Fully deserves its reputation as one of the top, if not the very best of all, vintages from this decade. The wines were so delicate and pristine in their youth. It was the coldest summer on record. Also dry. There is a feeling that, with global warming, we may never see another vintage like this one.
Worth mentioning that this vintage saw no adjustment at all re acidity. Usually around a gram/litre is added and that can go as high as 2 gms/ltr but in this perfect vintage, not a thing.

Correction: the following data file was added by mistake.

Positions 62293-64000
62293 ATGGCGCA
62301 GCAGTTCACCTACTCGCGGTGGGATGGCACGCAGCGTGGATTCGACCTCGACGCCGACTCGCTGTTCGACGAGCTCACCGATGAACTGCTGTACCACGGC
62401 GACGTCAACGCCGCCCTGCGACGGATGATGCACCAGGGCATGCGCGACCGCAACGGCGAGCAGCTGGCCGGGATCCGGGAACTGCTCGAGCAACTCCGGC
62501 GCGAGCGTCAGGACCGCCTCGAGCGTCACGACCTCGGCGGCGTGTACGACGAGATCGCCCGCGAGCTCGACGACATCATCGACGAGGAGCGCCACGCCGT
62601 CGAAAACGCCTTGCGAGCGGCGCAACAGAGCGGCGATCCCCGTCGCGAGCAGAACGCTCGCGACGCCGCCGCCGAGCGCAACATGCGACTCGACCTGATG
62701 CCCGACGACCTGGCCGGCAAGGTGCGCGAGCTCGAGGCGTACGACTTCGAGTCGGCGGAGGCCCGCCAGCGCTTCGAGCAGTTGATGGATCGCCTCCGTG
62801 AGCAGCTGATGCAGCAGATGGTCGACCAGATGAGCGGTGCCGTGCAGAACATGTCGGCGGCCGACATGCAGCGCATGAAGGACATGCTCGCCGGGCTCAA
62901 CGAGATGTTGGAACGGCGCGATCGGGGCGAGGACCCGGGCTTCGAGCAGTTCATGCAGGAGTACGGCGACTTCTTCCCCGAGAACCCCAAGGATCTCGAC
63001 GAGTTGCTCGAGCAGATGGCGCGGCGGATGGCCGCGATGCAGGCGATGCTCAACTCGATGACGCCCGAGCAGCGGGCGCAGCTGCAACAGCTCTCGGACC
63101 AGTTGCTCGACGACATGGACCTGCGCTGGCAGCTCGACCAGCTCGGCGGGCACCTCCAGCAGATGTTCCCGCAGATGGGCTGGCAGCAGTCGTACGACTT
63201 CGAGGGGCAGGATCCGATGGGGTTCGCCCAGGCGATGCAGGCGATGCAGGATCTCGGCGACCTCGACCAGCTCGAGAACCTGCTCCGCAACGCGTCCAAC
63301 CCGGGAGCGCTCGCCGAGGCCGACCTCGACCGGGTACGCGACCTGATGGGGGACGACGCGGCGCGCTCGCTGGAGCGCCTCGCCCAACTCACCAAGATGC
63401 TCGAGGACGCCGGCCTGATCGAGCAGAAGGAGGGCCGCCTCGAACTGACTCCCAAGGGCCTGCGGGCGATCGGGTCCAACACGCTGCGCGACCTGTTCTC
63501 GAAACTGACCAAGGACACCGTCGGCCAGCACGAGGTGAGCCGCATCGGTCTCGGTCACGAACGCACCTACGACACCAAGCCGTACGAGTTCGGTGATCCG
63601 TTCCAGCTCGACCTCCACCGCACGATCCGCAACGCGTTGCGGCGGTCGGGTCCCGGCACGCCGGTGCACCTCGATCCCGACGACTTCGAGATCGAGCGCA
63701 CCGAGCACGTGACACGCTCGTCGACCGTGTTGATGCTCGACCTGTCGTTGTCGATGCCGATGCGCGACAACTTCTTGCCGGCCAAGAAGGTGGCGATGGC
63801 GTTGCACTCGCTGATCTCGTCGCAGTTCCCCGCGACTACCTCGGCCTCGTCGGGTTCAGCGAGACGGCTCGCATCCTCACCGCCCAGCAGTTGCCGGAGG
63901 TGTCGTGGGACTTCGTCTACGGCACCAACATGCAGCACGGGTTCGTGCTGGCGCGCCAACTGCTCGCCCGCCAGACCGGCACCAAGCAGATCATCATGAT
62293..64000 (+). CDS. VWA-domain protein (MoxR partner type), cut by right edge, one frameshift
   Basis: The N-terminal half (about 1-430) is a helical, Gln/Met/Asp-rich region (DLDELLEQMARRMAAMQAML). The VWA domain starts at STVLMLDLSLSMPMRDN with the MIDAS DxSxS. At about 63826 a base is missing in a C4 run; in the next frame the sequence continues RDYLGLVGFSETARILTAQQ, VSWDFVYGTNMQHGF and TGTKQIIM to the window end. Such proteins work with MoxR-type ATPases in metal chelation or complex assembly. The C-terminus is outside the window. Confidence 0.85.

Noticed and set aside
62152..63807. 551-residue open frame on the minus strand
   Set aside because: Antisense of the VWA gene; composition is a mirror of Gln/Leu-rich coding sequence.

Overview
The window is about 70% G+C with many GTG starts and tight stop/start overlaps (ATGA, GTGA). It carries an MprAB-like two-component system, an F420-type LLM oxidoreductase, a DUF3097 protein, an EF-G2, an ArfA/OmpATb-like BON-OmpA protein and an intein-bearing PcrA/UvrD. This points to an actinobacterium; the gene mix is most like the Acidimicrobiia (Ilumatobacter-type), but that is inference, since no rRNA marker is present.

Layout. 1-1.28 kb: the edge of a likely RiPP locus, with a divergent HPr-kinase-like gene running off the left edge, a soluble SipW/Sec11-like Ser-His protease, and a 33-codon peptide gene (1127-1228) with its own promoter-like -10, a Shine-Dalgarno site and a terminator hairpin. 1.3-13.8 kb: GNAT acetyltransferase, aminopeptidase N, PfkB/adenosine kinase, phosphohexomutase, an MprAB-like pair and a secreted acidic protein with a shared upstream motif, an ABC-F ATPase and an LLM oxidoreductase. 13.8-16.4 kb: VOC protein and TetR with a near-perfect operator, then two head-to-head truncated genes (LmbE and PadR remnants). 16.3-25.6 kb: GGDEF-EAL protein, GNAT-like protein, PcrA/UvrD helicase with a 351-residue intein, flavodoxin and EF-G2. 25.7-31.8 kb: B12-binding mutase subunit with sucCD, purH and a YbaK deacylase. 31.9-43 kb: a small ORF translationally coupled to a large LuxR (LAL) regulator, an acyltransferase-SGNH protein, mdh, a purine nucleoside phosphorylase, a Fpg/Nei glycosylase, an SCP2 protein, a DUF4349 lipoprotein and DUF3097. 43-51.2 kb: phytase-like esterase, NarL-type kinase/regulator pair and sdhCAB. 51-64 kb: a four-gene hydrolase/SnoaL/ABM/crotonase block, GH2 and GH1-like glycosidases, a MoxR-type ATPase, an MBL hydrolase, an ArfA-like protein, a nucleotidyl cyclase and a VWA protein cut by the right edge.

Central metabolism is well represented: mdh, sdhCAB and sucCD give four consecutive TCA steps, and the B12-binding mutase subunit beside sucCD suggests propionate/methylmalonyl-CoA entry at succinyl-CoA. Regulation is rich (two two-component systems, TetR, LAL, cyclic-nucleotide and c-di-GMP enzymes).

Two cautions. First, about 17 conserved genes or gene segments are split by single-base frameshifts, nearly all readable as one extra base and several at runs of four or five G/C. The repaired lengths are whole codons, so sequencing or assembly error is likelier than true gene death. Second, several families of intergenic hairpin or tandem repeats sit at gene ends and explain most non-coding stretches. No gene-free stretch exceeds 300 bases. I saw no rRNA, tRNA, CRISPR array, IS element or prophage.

And the wine? All class. Complex and brilliant. There is honey and toast. A beautifully evocative nose. Good acidity. Still fresh and clean. Good acidity. Perfectly balanced. One for the ages. A beautiful wine that goes forever.
I would venture to say that I think this might be the very best riesling made in the Clare Valley in the last decade. And that is a very big call, but if you can try a bottle of it, I’d love to hear what you think is better.
98 points

1y 9m ago